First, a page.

This is a sponsored post, brought to you by Mayver’s.
Why the right fats are so important for us.
For many years we were told that fat was bad for us and we should avoid it at all costs. Luckily in recent years as we have learnt more about the intricacies of nutrition so too have we learnt that getting the right mix of fats in our diet is really important for our health and wellbeing. The only confusing thing is how we can achieve the right mix of fat in our daily diets to ensure we are getting all the key nutritional and health benefits the good fats offer. So firstly, let’s take a look at the different types of fat before we share how you can achieve the right balance of fat in your diet every day.
When it comes to fat in our diets there are two main types – saturated fats found in animal foods including dairy, meat and many fried and processed foods such as biscuits, cakes and fast foods and unsaturated fats found in vegetable oils, nuts, seeds and avocado. Unsaturated fats can be broken down further and include monounsaturated fats, polyunsaturated fats as well as the long chain omega 3 fats – fats that are primarily found in fish and fats that are known to have a number of specific health benefits. Over time the average intake of omega 3 fats in our diets has declined as changes in our diet as seen us consume more processed foods and less seeds, nuts and fish in general. The result is a diet that is relatively high in saturated fats and omega 6 fats coming from vegetable oils and processed foods and relatively low in the long chain omega 3 fats.
From a health perspective, the ideal mix of fats is one that includes an equal amount of saturated, mono and polyunsaturated fats. This 1:1:1 ratio of fats helps keep the cell at its healthiest. Traditionally though our diets have been much higher in saturated fats which can act to block the health benefits associated with a diet higher in longer chain fats such as the omega 3’s.
In amount terms as the average adult needs roughly 60-80g of fat per day, this translates into 20-30g maximum of each saturated, mono and polyunsaturated fats each day. In food terms this translates into choosing lean meat and dairy foods, using olive oil for cooking and focusing on increasing your intake of nuts, seeds and oily fish to get enough natural long chain polyunsaturated fats.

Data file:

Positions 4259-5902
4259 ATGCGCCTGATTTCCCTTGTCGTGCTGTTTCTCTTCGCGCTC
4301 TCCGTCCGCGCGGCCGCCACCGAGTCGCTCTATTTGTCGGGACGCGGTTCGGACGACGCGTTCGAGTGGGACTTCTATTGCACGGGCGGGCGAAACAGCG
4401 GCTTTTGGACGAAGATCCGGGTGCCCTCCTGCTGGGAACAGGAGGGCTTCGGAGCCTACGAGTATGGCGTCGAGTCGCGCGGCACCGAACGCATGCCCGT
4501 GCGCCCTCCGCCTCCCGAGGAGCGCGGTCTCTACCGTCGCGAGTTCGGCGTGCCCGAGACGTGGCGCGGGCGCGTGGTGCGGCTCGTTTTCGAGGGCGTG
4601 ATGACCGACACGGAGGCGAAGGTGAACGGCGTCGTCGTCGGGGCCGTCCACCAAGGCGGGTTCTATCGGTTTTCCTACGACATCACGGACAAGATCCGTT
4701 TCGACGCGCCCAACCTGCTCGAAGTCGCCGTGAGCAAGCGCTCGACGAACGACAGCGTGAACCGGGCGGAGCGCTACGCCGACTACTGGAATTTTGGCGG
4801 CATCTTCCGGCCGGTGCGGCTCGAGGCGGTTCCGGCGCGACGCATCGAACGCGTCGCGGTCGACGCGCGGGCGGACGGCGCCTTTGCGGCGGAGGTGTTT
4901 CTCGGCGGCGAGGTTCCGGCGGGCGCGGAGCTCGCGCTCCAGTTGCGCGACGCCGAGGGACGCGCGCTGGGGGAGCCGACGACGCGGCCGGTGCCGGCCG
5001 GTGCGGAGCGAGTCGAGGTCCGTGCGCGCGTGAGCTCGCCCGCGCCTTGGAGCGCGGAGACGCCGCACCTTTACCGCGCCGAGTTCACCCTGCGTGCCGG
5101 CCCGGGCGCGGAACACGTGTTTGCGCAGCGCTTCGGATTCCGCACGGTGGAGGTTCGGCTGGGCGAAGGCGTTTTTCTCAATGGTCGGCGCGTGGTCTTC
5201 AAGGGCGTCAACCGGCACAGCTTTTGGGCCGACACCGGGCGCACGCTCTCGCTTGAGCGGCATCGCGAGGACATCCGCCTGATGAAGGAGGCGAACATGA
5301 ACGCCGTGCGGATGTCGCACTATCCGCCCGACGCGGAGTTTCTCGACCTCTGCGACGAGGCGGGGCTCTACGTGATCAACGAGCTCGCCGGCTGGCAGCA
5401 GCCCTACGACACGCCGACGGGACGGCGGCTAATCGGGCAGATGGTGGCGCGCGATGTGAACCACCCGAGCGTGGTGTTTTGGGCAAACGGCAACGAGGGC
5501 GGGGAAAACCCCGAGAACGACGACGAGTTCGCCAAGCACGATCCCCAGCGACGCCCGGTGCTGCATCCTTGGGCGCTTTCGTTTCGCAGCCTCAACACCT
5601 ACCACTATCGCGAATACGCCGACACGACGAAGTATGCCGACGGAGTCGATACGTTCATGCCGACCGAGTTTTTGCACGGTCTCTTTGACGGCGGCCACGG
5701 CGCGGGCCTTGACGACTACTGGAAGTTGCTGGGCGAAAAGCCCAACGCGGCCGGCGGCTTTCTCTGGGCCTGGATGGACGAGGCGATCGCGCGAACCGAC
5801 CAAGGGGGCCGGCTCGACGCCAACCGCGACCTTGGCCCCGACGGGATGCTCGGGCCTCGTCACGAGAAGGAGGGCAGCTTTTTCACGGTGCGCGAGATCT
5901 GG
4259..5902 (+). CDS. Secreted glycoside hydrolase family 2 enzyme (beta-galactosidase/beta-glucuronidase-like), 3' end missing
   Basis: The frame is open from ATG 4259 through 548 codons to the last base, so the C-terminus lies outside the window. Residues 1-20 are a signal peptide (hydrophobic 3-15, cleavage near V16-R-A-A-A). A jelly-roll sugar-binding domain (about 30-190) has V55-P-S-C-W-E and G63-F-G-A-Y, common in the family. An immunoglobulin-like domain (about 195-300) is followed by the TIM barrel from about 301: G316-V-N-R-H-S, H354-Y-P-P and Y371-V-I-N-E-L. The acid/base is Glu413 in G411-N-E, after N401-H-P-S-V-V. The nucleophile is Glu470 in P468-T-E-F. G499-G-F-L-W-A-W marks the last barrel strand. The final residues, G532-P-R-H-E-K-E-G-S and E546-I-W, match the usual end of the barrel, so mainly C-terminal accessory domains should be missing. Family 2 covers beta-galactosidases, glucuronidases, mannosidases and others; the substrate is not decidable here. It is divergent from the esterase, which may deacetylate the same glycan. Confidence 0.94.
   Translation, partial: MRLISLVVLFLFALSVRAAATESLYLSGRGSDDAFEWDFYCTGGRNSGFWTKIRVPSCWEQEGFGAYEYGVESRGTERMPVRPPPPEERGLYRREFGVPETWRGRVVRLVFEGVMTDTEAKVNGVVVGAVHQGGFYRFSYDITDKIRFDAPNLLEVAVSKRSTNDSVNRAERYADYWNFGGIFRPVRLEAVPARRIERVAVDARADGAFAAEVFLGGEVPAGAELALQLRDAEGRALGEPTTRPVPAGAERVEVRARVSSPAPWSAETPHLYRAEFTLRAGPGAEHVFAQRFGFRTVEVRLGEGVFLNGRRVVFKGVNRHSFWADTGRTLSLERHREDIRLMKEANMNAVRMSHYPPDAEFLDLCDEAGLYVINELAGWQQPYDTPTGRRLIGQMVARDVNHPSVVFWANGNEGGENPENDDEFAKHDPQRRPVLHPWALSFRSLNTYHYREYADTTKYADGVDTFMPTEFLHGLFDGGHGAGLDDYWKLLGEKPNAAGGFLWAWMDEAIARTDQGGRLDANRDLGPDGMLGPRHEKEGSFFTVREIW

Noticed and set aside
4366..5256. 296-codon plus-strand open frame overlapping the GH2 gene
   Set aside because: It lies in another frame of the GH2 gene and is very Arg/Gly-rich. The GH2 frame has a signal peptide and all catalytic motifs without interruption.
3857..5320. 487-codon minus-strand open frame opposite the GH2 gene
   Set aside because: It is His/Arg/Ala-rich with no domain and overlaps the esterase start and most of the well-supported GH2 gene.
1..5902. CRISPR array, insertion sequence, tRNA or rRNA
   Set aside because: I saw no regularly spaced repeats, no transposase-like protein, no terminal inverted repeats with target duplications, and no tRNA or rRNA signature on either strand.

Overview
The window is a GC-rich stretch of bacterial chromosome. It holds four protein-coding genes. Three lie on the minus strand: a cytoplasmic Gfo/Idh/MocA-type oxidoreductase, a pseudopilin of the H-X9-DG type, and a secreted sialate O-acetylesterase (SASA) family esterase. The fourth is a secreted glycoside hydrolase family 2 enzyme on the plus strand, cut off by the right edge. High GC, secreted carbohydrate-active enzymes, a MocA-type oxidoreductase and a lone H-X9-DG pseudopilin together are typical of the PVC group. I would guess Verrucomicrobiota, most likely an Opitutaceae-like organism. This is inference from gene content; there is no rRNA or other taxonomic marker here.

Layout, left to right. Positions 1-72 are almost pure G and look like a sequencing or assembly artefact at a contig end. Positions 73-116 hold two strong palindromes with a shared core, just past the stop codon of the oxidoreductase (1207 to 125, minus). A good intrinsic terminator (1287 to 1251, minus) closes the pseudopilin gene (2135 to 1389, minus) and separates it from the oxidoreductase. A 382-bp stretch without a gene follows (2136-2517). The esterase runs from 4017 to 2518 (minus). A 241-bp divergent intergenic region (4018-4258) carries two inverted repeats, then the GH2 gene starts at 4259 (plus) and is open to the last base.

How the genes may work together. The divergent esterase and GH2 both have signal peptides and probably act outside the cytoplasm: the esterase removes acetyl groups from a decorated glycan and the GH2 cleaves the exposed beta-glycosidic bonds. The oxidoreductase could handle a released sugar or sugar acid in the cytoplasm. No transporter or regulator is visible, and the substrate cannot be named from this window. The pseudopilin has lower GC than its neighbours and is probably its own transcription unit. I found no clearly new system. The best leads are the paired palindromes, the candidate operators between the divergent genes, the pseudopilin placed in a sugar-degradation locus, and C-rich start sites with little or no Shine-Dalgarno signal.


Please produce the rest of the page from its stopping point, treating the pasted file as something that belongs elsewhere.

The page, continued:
So if you have not been paying a lot of attention to your fat intake, here are the foods to focus on to get your fat balance right.
1. Focus on oily fish
While all types of fish are good for us, it is salmon and sardines that are particularly high in omega 3 fats. Tuna is also a good choice too but canned tuna is often low fat and as such as had some of the vital omega 3 fats removed and as such canned or fresh salmon or fresh tuna is a better choice when it comes to the omega 3 content. Try mashing up a little salmon into vegetables, making mini balls or patties or evening crumbing a few strips and cooking them on the BBQ for easy and omega 3 rich meals.
A daily serve of nuts has been shown to support both weight control and heart health long term. The key is to incorporate a range of nuts into your diet as different nuts have different nutritional properties. For those who have an issue with portion control or who simply love nut spreads, these can be a great way to add into your diet as a spread for toast, as a base for protein balls or as a handy snack on the run when you use a product such as Mayver’s Goodness to Go which is a portion controlled serve of 100% peanut butter than offers a massive 3g of long chain polyunsaturated fats per serve.
3. Choose the right crackers or bread
Grain based breads and crackers especially soy linseed or chia loaves can be a good source of the plant form of omega 3 fat. If you can tolerate these foods, the grain varieties will ensure you get an extra serve of good fats each day.
Chia is a superfood that can easily be incorporate into smoothies and yoghurt and chia is another rich source of the plant source of omega 3 fat. Just a couple of teaspoons of chia each day offers more than the recommended daily amounts of plant based omega’3’s.
5. Add in the right spreads
Often we revert to butter or margarine as our go to spread but if you have a family who can consume nuts and seeds without concern there are a wide range of Mayver’s 100% nut and seed spreads available in supermarkets which are rich sources of the plant sources of omega 3 fat. Find them in the health food sections of supermarkets and just a couple of teaspoons is another easy way to boost your intake of good fat.
Susie is currently a brand ambassador for Mayver’s.